The recent history of bilateral relations between these two neighbours presents various crucial issues that, since 1915, have been at the basis of divisions between these two communities, which in past centuries had coexisted peacefully – to the extent that in 1453, the year of the Conquest of Constantinople, Sultan Fatih Mehmet allowed the foundation of the Armenian Patriarchate in the capital of the Ottoman Empire.
On December 16th, 1991, Armenia became independent and was instantly recognised by Turkey, a nation that supplied it with significant amounts of humanitarian aid.
This seemed to mark a positive beginning for reconciliation, so much so that in September 1992 an energy-trade protocol was signed between Ankara and Yerevan, and although Armenia was not bordered by the sea, it was invited by Turkey to become a founding member of the Organisation of the Black Sea Economic Cooperation, with an agreement signed on June 25th, 1992.
The normalisation policy initiated by Armenia’s first president, Levon Ter-Petrosyan, was also successful in this initial rapprochement. Petrosyan realised that for Armenia, a country that had just regained independence from Moscow and had no access to the sea, economic development required a rapprochement with the West and thus with Turkey.
But this first reconciliation process was interrupted due to Armenia’s occupation in 1883 of the Karabakh region, fought over with Azerbaijan.
Robert Kocharyan, who governed Armenia until 2008, distinguished himself because of his nationalist rhetoric and intransigent attitude regarding the Karabakh issue and this clashed with Petrosyan’s reconciling attitude towards Turkey.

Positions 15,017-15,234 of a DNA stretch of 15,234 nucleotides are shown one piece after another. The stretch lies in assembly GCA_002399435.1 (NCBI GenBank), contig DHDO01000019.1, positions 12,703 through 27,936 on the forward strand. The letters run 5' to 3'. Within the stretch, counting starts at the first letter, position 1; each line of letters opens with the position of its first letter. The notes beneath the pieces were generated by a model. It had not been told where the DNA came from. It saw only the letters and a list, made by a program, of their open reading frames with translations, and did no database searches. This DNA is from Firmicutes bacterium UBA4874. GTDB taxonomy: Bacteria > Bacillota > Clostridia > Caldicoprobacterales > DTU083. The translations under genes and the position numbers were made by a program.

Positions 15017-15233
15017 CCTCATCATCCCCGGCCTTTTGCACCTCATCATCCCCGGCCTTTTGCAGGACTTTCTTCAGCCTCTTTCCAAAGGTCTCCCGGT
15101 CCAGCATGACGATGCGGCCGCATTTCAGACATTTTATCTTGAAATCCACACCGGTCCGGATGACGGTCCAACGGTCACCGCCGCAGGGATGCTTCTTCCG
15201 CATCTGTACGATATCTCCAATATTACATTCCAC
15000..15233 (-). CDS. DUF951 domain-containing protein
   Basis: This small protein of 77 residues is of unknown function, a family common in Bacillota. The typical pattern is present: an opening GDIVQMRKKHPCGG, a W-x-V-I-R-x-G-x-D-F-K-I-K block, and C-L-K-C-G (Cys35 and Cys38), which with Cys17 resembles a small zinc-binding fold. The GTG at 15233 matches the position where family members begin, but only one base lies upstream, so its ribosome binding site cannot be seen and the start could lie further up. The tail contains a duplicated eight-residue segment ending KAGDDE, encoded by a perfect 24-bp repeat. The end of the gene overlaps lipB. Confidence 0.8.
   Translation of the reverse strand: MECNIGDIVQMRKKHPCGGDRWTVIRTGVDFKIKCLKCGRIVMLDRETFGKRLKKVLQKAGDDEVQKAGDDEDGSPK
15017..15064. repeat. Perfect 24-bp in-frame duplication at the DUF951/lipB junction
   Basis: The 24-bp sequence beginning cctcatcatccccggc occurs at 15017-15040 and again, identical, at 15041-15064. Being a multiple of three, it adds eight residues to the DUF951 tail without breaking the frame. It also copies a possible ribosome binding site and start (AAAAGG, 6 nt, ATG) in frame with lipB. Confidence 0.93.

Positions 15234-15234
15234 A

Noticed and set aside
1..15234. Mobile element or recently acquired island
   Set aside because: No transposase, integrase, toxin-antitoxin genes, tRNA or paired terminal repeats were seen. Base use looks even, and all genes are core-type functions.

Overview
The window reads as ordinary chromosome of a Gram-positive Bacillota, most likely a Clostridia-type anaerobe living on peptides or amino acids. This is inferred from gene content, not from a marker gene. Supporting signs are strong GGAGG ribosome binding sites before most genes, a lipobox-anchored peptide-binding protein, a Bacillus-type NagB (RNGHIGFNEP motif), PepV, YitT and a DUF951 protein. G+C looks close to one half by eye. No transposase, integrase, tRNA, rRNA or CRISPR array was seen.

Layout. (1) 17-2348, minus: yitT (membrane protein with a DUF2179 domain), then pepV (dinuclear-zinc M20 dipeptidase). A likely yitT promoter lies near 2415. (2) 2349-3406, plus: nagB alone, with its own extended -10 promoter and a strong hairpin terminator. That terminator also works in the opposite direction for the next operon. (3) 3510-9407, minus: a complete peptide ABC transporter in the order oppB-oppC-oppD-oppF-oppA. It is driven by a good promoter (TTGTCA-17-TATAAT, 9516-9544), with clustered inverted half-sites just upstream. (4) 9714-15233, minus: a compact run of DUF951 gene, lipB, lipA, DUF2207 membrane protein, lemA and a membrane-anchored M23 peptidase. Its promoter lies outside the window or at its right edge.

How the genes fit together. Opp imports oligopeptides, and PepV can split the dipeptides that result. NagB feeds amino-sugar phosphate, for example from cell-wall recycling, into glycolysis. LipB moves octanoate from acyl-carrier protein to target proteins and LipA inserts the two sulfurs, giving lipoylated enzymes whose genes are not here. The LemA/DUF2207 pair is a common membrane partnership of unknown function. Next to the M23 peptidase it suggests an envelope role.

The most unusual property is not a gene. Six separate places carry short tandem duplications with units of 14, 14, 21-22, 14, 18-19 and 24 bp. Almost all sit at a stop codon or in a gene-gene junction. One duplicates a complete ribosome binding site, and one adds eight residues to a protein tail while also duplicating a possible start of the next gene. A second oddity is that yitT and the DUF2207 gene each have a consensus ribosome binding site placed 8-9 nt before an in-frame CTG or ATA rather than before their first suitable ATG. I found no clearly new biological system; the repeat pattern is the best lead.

Serz Sargsyan came to power in the February 2008 presidential elections. He realised that continuing the previous government’s policies would exacerbate problems faced by Armenia, which was struggling with high unemployment, widespread corruption and, above all, migration of the young.
Armenia, which ever since its independence had exhibited an attitude of intransigent opposition to both Azerbaijan and Turkey, had condemned itself to isolation on a regional scale, paying a high price for this policy by becoming heavily dependent on Russia and excluded from all energy-trade projects in the region.
With Sargsyan, however, Yerevan strengthened its conviction that there was only one way to open to the outside world and that meant reconciliation with Turkey in order to promote the country’s economic development and reduce its dependence on Moscow to the extent this was possible.
Ankara expressed its openness in response to this second attempt at rapprochement and new negotiations began to take shape with the signing of the Zurich Protocols on October 10th, 2009, mediated by Switzerland, under the auspices of the U.S., Russia, the EU and France.
owever, historical unresolved conflicts soon resurfaced. Azerbaijan had felt excluded from this reconciliation because the problem of the Armenian occupation of Nagorno Karabakh was not addressed in the protocols.
On the other hand, in a judgement dated January 12th, 2010, the Armenian Constitutional Court, under pressure from nationalists at home, reiterated the thesis of a need to acknowledge the genocide committed by the Ottoman Empire between 1915 and 1917 during World War I. Ankara was irritated because it had always denied this thesis and it was thus that the second reconciliation process also failed.
That was an important missed opportunity.